While universities across the United States honor their newest graduates this Friday, many immigrants in downtown Manhattan are celebrating, too. One hundred of them, representing 31 countries across four continents, graduated as U.S. citizens, joining the ranks of 680,000 others every year in New York and cities around the country.
    Video

    Video Vietnam Sees Strong Economic Growth Despite Incomplete Reforms

    Vietnam has transformed its communist economy to become one of the world's fastest-growing nations. While the reforms are incomplete, multinational corporations see a profitable future in Vietnam and have made major investments -- as VOA's Jim Randle reports.
    Video

    Video Qatar Denies World Cup Corruption

    The head of Qatar’s organizing committee for the 2022 World Cup insists his country's bid to host the soccer tournament was completely clean, despite the corruption scandals that have rocked the sport’s governing body, FIFA. Hassan Al-Thawadi also said new laws would offer protection to migrants working on World Cup construction projects. VOA's Henry Ridgwell reports.
    Video

    Video Infrastructure Funding Puts Cambodia on Front Line of International Politics

    When leaders of the world’s seven most developed economies meet in Japan next week, demands for infrastructure investment world wide will be high on the agenda. Japanese Prime Minister Shinzo Abe’s push for “quality infrastructure investment” throughout Asia has been widely viewed as a counter to the rise of Chinese investment flooding into region.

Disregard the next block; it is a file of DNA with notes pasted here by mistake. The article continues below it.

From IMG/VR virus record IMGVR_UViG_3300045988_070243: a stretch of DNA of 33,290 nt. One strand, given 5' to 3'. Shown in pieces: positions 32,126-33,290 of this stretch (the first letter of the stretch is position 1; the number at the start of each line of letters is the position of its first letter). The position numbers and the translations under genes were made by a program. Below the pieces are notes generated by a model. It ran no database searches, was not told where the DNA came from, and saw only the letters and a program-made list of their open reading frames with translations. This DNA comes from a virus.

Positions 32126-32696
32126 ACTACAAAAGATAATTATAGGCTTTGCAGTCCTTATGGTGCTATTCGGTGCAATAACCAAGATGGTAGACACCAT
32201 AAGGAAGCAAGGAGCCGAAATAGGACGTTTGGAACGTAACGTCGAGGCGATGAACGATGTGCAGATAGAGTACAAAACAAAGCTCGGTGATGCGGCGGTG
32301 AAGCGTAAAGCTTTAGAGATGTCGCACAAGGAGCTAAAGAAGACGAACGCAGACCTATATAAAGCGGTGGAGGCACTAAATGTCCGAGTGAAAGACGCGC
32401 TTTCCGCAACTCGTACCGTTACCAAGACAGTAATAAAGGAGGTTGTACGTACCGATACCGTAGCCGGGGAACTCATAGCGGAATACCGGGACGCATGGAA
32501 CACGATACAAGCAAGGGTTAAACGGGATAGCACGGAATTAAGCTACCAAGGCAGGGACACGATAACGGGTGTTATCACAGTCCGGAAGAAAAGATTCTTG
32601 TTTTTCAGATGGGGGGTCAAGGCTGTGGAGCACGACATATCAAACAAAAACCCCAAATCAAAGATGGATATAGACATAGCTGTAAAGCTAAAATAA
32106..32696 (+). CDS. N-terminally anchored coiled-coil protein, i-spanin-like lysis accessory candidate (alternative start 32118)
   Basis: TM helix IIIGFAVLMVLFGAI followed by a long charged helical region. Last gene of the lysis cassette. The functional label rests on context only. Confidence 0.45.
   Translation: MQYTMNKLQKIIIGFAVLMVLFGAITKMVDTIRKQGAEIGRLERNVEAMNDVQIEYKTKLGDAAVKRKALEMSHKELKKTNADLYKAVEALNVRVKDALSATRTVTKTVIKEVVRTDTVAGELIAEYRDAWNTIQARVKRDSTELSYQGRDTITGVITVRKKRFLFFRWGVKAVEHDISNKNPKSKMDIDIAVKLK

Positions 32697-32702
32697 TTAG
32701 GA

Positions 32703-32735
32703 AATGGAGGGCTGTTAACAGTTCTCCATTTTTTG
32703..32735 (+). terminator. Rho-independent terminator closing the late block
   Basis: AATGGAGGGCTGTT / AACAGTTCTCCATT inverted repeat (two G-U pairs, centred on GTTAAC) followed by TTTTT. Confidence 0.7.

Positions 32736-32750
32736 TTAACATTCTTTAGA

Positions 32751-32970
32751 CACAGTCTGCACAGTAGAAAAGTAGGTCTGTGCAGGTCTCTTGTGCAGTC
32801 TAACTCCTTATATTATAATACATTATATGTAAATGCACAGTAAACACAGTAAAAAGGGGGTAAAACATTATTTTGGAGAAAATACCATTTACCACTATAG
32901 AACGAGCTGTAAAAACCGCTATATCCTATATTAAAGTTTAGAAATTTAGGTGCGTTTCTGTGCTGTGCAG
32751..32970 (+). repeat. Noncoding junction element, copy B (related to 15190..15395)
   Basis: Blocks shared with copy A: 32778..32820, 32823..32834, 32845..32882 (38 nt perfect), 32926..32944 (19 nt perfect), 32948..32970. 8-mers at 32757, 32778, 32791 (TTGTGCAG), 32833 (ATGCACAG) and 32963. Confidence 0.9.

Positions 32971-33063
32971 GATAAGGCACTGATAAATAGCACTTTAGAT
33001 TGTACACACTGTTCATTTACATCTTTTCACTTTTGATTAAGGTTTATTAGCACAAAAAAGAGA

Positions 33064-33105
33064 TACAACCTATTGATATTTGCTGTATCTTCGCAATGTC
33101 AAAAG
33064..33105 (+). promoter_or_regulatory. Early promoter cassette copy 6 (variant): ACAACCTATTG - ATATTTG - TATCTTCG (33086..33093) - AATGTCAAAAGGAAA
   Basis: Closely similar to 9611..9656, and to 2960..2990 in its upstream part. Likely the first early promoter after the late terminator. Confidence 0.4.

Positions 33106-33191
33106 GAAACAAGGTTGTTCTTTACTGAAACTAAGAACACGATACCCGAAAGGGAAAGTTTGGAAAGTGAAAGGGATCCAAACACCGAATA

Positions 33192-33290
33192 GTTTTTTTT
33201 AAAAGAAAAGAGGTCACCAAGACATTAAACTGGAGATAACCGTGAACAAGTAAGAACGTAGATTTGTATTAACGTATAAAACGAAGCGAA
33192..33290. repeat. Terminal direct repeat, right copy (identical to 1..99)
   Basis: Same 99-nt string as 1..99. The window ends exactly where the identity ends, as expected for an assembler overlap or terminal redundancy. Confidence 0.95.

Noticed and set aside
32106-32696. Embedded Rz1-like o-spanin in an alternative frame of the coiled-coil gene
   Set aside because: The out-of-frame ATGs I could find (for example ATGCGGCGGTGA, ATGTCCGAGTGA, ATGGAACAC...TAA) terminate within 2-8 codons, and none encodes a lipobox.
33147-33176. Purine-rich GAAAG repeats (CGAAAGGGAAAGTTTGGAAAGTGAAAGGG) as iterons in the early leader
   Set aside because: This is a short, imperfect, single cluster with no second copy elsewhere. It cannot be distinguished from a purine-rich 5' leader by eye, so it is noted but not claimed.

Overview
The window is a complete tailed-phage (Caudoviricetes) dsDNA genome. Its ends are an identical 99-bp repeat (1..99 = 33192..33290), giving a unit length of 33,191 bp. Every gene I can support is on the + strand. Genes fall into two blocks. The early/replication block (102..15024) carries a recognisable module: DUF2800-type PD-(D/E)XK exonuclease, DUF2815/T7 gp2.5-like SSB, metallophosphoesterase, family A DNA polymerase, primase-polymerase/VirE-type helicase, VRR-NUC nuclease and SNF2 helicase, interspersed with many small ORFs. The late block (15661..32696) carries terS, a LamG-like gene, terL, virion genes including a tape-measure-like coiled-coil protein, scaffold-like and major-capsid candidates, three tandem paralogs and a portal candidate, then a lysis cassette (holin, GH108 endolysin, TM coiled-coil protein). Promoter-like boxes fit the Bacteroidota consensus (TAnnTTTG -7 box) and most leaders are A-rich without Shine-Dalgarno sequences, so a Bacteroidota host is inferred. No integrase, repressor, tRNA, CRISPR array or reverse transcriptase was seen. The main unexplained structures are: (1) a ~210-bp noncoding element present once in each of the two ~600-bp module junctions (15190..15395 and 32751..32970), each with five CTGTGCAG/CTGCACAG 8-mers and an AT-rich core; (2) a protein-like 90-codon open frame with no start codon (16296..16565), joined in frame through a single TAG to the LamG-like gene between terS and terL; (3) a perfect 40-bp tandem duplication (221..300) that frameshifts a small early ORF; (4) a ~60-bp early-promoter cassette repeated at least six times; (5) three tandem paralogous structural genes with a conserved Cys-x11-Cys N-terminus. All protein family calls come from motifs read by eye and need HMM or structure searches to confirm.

Video

    Video Democrats Fear Party Unity a Casualty in Clinton-Sanders Battle

    Democratic presidential front-runner Hillary Clinton claimed a narrow victory in Tuesday's Kentucky primary even as rival Bernie Sanders won in Oregon. Tensions between the two campaigns are rising, prompting fears that the party will have a difficult time unifying to face the presumptive Republican nominee, Donald Trump. VOA national correspondent Jim Malone has more from Washington.
    Video

    Video Portrait of a Transgender Marriage: Husband and Wife Navigate New Roles

    As controversy continues in North Carolina over the use of public bathrooms by transgender individuals, personal struggles with gender identity that were once secret are now coming to light. VOA’s Tina Trinh explored the ramifications for one couple as part of trans.formation, a series of stories on transgender issues.
    Video

    Video Amerikan Hero Flips Stereotype of Middle Eastern Character

    An Iranian American comedian is hoping to connect with American audiences through a film that inverts some of Hollywood's stereotypes about Middle Eastern characters. Sama Dizayee reports.
    Video

    Video Budding Young Inventors Tackle City's Problems with 3-D Printing

    Every city has problems, and local officials and politicians are often frustrated by their inability to solve them. But surprising solutions can come from unexpected places. Students in Baltimore. Maryland, took up the challenge to solve problems they identified in their city, and came up with projects and products to make a difference. VOA's June Soh has more on a digital fabrication competition primarily focused on 3-D design and printing. Carol Pearson narrates.

    Special Report

    Adrift The Invisible African Diaspora